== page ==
When trendy magazine editor Quincy's model girlfriend humiliatingly dumps him at their engagement surprise party, he loses his job and ends up living with her alcoholic dog... and a letter he writes her becomes a blockbuster best selling book about how to break up with people without creating a stalker. But his rules for relationships are tested when an attempt to help his heartbreaker best friend dump his girlfriend Nicky brings him together with her, with... well I was going to say hilarious consequences, but laughing during this movie is harder than getting a wet Nike takkie through a meat grinder.
How do I put this... what an awful movie!
It's like Down With Love only with even less emotional impact, more black people, and lashings of bigotry.
Perhaps writer/director Daniel Taplitz was trying to turn the tables, but when he did it, he broke the legs. It apparently didn't occur to him that replacing one squirmingly negative stereotype with another squirmingly negative stereotype does squat to fight prejudice, or entertain audiences.
The characters (actually, caricatures is a better description) in this movie are as two dimensional as a plastic floor tile. And less likeable. The hero of the movie Quincy is played by a sneeringly spineless Jamie Foxx. His love interest is the overly noble (admittedly gorgeous) Gabrielle Union... but Taplitz' coup de grass of bad taste is in the casting and directing of Peter MacNicol (you know him from Ally McBeal) in an overacted, cringe-inducing performance as the short, easily manipulated, cowardly, immature and mean white boss of the magazine where the noble Quincy works.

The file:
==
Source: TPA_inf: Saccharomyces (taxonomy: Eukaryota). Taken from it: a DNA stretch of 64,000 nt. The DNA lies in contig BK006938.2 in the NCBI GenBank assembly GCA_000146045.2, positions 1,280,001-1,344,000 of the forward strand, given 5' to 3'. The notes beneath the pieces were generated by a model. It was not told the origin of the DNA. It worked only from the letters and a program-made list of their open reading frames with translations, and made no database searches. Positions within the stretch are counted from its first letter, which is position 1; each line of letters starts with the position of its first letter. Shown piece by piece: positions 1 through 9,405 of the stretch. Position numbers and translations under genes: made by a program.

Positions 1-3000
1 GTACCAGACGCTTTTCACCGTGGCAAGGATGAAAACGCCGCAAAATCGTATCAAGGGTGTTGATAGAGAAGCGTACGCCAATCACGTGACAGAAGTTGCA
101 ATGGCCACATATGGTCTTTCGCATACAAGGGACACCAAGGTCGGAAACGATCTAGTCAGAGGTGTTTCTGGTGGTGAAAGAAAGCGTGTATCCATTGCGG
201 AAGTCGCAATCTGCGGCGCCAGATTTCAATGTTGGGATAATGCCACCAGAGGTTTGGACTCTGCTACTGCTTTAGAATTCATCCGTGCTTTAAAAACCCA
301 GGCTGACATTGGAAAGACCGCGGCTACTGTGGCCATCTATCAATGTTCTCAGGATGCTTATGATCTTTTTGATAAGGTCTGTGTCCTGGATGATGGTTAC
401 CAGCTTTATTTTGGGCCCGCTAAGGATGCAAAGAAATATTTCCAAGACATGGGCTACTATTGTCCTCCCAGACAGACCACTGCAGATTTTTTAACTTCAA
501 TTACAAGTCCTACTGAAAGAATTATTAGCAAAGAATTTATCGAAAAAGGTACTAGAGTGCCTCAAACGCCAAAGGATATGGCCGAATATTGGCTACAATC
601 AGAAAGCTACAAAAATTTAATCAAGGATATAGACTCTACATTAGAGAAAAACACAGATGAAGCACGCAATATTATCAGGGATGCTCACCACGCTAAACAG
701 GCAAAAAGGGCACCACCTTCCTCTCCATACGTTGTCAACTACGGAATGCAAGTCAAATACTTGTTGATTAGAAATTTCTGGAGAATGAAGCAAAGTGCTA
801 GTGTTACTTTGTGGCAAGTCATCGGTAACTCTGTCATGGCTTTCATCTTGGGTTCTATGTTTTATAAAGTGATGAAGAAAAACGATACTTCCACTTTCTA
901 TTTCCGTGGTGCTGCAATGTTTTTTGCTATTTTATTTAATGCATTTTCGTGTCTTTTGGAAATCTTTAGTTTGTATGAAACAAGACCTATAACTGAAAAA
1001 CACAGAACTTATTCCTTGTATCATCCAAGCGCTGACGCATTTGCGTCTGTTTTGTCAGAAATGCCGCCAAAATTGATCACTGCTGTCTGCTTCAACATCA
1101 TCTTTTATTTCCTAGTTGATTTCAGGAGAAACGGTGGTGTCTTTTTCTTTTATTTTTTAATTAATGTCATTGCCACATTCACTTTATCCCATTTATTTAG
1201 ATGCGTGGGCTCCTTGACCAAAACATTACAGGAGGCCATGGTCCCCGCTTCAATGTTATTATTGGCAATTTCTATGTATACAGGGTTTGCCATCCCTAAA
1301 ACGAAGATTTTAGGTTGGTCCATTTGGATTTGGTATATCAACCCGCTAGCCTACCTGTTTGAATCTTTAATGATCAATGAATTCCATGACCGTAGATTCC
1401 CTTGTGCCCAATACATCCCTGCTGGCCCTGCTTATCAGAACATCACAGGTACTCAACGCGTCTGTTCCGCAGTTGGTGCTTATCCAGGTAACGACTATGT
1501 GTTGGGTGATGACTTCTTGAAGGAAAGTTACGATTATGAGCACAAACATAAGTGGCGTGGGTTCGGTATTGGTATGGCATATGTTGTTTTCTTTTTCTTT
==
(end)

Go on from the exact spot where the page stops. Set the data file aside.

The central symbolic action - of self-mutilation to prove love - is not just clumsy, but actually visually revolting. Make sure your popcorn box is empty by the time the movie reaches its climax (look out for the train station scene), because you may need something to vomit into.
Don't watch it. Don't hire it.
- Jean BarkerWhat other crtitics thought:
If you can believe this, the summation of ultimate romantic devotion in `Breakin' is this: are you willing to bite through your own skin? Not, `You complete me.' Not, `Love means never having to say you're sorry.' Now it's, `Please bite through your hand.' We've finally come down to the level of self-mutilation to express feelings, cruelly mistaking pain for passion. Rest assured, there's little to mistake in `Breakin' All the Rules.' It's almost always a pain. - The Unemployed Critic on IMDB, who gave it 2/10
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